Welfare-to-work and the New Deal


Richard Layard

Published: June 2000


Welfare-to-work is on trial in many countries. In Britain it has become the
government’s most important policy for lowering unemployment and expanding
labour supply. But can it work? And what lessons does Britain’s experience
provide for other countries? This paper argues that whilst the Welfare-to-Work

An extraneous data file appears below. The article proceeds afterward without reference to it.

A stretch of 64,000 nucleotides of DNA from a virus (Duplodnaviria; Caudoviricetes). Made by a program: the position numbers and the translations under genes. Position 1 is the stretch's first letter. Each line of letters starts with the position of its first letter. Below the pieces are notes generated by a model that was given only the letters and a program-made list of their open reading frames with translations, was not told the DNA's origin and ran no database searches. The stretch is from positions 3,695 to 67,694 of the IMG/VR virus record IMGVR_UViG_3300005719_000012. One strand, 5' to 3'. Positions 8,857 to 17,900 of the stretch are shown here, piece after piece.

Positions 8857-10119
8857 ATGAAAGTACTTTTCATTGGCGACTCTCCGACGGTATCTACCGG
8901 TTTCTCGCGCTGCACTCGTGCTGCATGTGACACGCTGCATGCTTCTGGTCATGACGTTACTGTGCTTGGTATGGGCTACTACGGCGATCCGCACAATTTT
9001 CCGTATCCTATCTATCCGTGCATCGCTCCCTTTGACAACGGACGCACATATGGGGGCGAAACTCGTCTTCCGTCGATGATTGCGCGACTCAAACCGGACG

approach has the power to transform the lives of millions—by making them self-sustaining
rather than dependent—it requires extreme sensitivity. The help must
be of very high quality and the spirit of the policy must be visibly in the clients’
interest. The author concludes that the New Deal has been an extraordinary
success from that angle, with very high levels of client satisfaction. It is a good
example for other countries to follow. But each future step must be as sensitive as
the last.



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